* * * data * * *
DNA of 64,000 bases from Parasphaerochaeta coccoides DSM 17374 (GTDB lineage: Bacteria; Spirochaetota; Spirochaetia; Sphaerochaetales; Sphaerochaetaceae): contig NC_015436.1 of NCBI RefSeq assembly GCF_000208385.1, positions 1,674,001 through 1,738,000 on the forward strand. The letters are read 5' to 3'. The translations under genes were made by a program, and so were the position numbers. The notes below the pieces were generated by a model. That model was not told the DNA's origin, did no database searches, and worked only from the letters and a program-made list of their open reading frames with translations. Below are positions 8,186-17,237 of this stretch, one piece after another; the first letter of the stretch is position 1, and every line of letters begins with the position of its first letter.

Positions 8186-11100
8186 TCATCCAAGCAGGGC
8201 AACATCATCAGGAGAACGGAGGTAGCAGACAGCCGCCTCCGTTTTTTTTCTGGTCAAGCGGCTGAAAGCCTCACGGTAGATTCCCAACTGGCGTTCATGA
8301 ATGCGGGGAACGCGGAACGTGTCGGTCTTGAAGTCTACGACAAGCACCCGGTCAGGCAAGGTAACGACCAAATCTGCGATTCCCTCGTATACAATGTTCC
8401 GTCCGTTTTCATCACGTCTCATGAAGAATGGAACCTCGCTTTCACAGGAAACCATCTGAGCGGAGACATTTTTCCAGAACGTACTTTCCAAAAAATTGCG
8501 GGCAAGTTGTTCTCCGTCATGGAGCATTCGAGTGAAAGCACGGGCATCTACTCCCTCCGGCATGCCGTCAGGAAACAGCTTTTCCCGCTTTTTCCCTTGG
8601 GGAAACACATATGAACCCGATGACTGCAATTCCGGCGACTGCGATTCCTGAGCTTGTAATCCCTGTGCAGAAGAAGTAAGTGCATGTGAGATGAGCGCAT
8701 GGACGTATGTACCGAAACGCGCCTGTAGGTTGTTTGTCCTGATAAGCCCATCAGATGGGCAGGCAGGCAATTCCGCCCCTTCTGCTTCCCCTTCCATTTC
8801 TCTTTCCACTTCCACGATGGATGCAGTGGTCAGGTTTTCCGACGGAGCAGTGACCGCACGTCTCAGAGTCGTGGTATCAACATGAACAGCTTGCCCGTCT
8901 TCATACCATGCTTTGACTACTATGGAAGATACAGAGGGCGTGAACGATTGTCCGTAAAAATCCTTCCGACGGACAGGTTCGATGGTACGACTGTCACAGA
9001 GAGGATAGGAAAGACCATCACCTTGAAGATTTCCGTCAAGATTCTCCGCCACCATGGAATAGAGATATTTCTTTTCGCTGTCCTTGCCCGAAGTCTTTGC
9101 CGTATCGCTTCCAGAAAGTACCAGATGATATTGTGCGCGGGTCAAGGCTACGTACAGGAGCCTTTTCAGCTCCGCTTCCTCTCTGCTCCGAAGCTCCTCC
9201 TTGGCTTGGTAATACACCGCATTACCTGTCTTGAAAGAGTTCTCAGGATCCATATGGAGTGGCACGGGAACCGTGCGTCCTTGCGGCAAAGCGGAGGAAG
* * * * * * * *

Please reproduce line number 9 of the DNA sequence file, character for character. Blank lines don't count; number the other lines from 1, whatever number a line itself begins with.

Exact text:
8701 GGACGTATGTACCGAAACGCGCCTGTAGGTTGTTTGTCCTGATAAGCCCATCAGATGGGCAGGCAGGCAATTCCGCCCCTTCTGCTTCCCCTTCCATTTC